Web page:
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Prospects of the emerging developmental university in Brazil

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Abstract:

The idea of the ‘developmental university’ – one in which teaching, research and service are closely tied to economic and social development priorities – has had an enduring influence in countries in Latin America, Africa and Asia since the mid 20th century. Nevertheless, tensions between this model and conceptions of the university as a space for detached critical thought and the quest for truth remain. This study assesses the ways in which four highly innovative cases of universities in Brazil constructed in the developmental mould have responded to these tensions. The four new federal institutions have distinctive foci: 1) the integration of the Amazon region, focusing primarily on environmental issues; 2) Latin American integration, through a multi-national and multi-lingual student and faculty body; 3) cooperation with Portuguese speaking countries, offering opportunities particularly for students from Africa; 4) addressing the needs of the marginalised rural population of the southern border region. This paper presents findings from an initial exploratory study, drawing primarily on documentary analysis. The new universities show significant innovations in relation to curriculum and pedagogy, with a move from traditional disciplines towards addressing the specific development challenges of the region, as well as entry criteria that are more favourable to marginalised populations. The study assesses the prospects of these institutions for reversing the trends of privatisation and the commodification of knowledge, and for enabling wider access to higher education. While significant successes are achieved by these institutions in countering prevailing norms, there remain challenges in relation to entry criteria and concerns for academic standards, the entrenched attachment to disciplinary study and the pressures of economic viability.
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Association:
Name: 55th Annual Conference of the Comparative and International Education Society
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http://www.cies.us


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URL: http://citation.allacademic.com/meta/p485890_index.html
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MLA Citation:

McCowan, Tristan. "Prospects of the emerging developmental university in Brazil" Paper presented at the annual meeting of the 55th Annual Conference of the Comparative and International Education Society, Fairmont Le Reine Elizabeth, Montreal, Quebec, Canada, May 01, 2011 <Not Available>. 2014-11-26 <http://citation.allacademic.com/meta/p485890_index.html>

APA Citation:

McCowan, T. , 2011-05-01 "Prospects of the emerging developmental university in Brazil" Paper presented at the annual meeting of the 55th Annual Conference of the Comparative and International Education Society, Fairmont Le Reine Elizabeth, Montreal, Quebec, Canada <Not Available>. 2014-11-26 from http://citation.allacademic.com/meta/p485890_index.html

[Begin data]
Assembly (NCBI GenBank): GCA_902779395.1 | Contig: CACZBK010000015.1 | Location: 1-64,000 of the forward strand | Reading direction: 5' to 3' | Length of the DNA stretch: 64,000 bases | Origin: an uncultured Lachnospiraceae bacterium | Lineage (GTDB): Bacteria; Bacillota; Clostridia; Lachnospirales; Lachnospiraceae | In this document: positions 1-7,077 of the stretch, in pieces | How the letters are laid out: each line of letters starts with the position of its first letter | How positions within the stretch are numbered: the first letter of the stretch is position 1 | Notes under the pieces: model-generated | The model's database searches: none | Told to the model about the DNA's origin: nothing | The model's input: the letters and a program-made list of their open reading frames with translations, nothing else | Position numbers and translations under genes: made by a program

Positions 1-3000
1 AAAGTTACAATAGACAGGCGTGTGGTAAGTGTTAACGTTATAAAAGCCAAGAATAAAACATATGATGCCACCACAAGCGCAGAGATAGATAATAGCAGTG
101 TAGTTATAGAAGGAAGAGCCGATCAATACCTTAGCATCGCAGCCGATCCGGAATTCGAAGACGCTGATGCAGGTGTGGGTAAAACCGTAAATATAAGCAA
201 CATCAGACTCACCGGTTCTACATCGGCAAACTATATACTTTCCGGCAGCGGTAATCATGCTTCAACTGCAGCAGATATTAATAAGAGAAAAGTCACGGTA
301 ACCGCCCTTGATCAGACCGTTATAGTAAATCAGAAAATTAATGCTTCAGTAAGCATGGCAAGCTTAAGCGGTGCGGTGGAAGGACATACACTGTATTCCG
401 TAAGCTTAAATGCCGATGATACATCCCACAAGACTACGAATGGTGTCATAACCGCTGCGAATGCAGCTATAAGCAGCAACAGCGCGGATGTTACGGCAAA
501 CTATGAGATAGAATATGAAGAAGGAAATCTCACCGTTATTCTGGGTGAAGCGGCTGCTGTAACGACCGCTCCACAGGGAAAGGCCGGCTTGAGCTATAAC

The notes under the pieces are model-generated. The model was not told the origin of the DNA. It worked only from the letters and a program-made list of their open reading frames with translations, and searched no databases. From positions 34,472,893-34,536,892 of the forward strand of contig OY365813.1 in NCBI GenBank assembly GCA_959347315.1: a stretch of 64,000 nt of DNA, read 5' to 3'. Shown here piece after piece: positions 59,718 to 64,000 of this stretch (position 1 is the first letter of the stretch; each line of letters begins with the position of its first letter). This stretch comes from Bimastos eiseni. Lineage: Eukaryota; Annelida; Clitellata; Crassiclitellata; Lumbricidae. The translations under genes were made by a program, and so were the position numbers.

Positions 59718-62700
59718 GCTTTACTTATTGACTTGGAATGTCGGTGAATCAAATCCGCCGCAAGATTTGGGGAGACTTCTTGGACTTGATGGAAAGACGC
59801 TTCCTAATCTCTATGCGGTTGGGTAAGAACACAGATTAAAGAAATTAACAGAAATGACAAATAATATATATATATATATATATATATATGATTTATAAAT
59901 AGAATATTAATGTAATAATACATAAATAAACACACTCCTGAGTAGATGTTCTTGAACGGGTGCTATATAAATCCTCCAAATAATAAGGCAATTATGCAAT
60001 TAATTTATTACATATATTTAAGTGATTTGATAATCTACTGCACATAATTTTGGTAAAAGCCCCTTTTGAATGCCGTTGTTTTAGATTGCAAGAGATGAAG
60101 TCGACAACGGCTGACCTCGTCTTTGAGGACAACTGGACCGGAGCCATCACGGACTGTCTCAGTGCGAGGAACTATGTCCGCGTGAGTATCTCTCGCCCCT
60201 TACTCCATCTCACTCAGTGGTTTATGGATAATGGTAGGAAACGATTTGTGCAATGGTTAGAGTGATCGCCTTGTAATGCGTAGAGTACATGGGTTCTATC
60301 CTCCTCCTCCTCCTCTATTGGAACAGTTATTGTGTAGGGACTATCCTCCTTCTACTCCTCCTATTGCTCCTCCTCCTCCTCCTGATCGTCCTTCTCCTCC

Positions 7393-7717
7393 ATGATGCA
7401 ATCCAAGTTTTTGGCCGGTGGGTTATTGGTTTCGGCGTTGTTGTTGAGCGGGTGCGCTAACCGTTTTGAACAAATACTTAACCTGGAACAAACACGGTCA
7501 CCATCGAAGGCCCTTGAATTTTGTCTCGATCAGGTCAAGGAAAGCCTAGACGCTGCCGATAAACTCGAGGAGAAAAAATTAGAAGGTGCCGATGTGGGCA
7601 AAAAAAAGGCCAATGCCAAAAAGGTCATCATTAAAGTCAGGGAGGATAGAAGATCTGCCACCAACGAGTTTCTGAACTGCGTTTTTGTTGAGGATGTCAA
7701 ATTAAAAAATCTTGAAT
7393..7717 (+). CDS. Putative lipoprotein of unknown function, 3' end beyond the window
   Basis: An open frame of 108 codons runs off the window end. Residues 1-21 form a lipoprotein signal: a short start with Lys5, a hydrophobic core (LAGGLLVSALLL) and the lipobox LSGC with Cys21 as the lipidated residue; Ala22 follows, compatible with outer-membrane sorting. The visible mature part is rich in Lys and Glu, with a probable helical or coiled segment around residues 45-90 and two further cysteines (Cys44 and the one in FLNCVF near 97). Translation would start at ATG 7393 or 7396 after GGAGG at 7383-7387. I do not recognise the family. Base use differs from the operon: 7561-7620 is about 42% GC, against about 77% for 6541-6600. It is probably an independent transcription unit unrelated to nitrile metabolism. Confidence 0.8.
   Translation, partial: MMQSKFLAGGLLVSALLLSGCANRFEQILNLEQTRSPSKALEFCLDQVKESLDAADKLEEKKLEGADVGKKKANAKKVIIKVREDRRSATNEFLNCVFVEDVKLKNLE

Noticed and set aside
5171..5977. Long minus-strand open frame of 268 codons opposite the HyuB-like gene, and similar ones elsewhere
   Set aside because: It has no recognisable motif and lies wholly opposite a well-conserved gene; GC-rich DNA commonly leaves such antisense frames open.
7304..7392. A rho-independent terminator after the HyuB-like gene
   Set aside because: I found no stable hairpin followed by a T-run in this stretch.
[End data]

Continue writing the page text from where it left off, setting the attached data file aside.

Publication Type: Conference Paper/Unpublished Manuscript
Review Method: Peer Reviewed
Abstract: The idea of the ‘developmental university’ – one in which teaching, research and service are closely tied to economic and social development priorities – has had an enduring influence in countries in Latin America, Africa and Asia since the mid 20th century. Nevertheless, tensions between this model and conceptions of the university as a space for detached critical thought and the quest for truth remain. This study assesses the ways in which four highly innovative cases of universities in Brazil constructed in the developmental mould have responded to these tensions. The four new federal institutions have distinctive foci: 1) the integration of the Amazon region, focusing primarily on environmental issues; 2) Latin American integration, through a multi-national and multi-lingual student and faculty body; 3) cooperation with Portuguese speaking countries, offering opportunities particularly for students from Africa; 4) addressing the needs of the marginalised rural population of the southern border region. This paper presents findings from an initial exploratory study, drawing primarily on documentary analysis. The new universities show significant innovations in relation to curriculum and pedagogy, with a move from traditional disciplines towards addressing the specific development challenges of the region, as well as entry criteria that are more favourable to marginalised populations. The study assesses the prospects of these institutions for reversing the trends of privatisation and the commodification of knowledge, and for enabling wider access to higher education. While significant successes are achieved by these institutions in countering prevailing norms, there remain challenges in relation to entry criteria and concerns for academic standards, the entrenched attachment to disciplinary study and the pressures of economic viability.


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Cultural-, Professional-, and Character-Development in Prospective Teachers: Emerging Patterns in Five International Student Teaching Contexts


 
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